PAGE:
The propriety of remand in a situation such as this must, in the end, be governed by the specific facts and circumstances of the case. Concerns for the management efficiency of district courts counsel that the district court be given the discretion to permit, perhaps even compel, a plaintiff to forego prosecuting initially every remote and complex possible ground for relief when one or more easily litigated and fully dispositive grounds exist. If, hypothetically, the district court in the instant case had sought to promote efficiency by limiting EEOC's proofs and permitting EEOC to pursue only one of its claims that Westinghouse's plans were discriminatory, i.e., under either a disparate treatment or disparate impact theory, we presumably would not now punish EEOC by denying a remand so that it could pursue the theory that the court had excluded.
On the other hand, if EEOC's failure to pursue all available grounds for relief was not the product of a deliberate choice, made in concert with, and by permission of, the district court, in order to promote judicial economy, a remand would be inappropriate. For example, if EEOC simply chose for tactical reasons, of its own accord, not to pursue grounds for relief that it had alleged or that the court considered in issue, we cannot remand. And, certainly, if the EEOC affirmatively waived its opportunity to prove any theory of intentional discrimination and subterfuge, it may not have a second bite at that apple now.
The propriety of remand turns then on the specific circumstances surrounding EEOC's initial decision to forego proof of intentional discrimination and subterfuge. We turn to an examination of the record on this issue.
In its First Amended Complaint, EEOC charged that since at least June 1, 1980, and continuously thereafter, Westinghouse, at its Pennsylvania facilities, willfully maintained unlawful employment policies and practices in violation of Sec. 4(a) of ADEA including "denying recall to work to employees who were laid off and forced to retire ..." App. 26. This same language also appears in EEOC's Second Amended Complaint, which goes on to state that:
The effect of the policies and practices complained of in paragraph 7 above has been to unlawfully deny to its employees back pay, LIB, fringe benefits, seniority rights, recall rights and otherwise adversely affect their terms, conditions, privileges of employment, or status as employees, because of such employees' ages.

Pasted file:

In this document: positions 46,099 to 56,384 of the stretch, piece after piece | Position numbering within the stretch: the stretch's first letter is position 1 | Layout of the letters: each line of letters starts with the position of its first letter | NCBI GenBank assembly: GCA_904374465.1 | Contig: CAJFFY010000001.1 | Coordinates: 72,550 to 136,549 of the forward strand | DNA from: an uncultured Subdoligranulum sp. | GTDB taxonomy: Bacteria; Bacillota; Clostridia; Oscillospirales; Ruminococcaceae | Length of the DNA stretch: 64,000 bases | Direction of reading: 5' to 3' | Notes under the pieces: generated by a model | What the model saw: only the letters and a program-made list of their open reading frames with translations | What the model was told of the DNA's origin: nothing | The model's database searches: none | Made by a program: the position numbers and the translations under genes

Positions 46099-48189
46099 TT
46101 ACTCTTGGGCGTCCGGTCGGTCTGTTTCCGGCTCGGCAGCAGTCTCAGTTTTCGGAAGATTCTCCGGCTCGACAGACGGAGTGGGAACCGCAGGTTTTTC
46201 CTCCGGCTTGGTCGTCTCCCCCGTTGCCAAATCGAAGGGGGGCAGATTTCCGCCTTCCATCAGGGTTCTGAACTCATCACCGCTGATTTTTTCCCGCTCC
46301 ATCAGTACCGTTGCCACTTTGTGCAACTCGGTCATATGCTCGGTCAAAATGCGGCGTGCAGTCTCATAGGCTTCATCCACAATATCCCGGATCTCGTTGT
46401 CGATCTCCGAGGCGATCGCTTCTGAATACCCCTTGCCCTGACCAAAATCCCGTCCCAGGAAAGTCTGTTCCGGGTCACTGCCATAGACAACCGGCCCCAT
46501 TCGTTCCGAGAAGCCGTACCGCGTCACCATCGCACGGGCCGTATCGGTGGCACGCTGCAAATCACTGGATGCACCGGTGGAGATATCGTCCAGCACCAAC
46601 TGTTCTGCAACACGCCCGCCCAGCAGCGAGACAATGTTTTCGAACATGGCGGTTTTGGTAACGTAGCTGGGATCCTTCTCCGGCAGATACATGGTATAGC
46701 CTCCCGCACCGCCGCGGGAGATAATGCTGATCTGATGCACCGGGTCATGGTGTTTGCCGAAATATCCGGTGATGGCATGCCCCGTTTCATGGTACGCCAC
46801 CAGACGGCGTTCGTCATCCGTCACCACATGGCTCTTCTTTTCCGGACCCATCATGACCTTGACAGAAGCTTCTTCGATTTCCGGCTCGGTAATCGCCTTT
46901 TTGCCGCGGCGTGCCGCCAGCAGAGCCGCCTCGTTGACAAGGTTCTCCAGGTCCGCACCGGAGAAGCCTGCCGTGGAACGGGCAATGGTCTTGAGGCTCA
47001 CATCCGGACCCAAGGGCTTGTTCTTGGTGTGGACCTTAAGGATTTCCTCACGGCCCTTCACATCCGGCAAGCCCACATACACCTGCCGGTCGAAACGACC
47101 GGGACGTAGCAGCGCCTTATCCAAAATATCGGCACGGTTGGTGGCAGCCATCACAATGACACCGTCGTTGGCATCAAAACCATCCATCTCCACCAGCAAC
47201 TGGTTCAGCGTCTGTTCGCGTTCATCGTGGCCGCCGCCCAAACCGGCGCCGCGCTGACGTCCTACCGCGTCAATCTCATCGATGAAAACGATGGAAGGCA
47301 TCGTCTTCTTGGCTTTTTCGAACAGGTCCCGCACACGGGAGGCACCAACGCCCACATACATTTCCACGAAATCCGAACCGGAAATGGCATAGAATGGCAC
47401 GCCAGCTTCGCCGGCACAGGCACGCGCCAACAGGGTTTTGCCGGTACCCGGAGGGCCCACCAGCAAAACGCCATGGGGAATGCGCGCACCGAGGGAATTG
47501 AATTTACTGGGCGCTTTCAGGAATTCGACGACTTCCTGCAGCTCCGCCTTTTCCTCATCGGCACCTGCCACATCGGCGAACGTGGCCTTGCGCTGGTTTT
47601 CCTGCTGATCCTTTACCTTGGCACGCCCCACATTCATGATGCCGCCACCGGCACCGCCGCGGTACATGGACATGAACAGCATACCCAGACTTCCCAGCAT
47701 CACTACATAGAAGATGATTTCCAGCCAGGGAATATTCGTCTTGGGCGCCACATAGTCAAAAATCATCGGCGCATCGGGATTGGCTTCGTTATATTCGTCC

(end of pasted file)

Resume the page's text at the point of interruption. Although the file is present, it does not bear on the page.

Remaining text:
App. 39-40 (emphasis added).
The Revised Joint Pretrial Order also included EEOC's statement that, among other things, EEOC would rely on recall testimony to prove that Westinghouse's "policy and/or practice in effect since July 1979" violated ADEA. App. 55 et seq. The same order contains as a statement of facts provided by Westinghouse, " [t]he Westinghouse LIB [Layoff Income Benefit] Program was neither adopted nor amended for the purpose of evading the purposes of the ADEA." App. 79.
Moreover, after listing all of its collective bargaining agreements with the various unions representing Westinghouse employees, and pursuant to which Westinghouse plans were negotiated, see, e.g., App. 72-75, Westinghouse stated that " [p]ursuant to its collective bargaining agreement with various unions, Westinghouse maintains and acts in observance of the terms of a bona fide seniority system." App. 82. Westinghouse further included as its legal issue number 5, "whether the Westinghouse Layoff Income and Benefit Plans are bona fide employee benefit plans and not subterfuges to avoid the purposes of the ADEA within the meaning of 29 U.S.C. § 623(f) (2)." App. 84.16
The Revised Joint Pretrial Order also identified as Westinghouse's issue number 10 the question whether EEOC could satisfy its burden of persuasion that Westinghouse intentionally discriminated against the employees on whose behalf EEOC now sues. App. 86-87. The specifics of issue number 10 in that order are revealing in light of the present question before us as to whether EEOC can now seek to re-litigate issues originally required to be proved and on which Westinghouse and EEOC went to trial. Issue number 10 reads: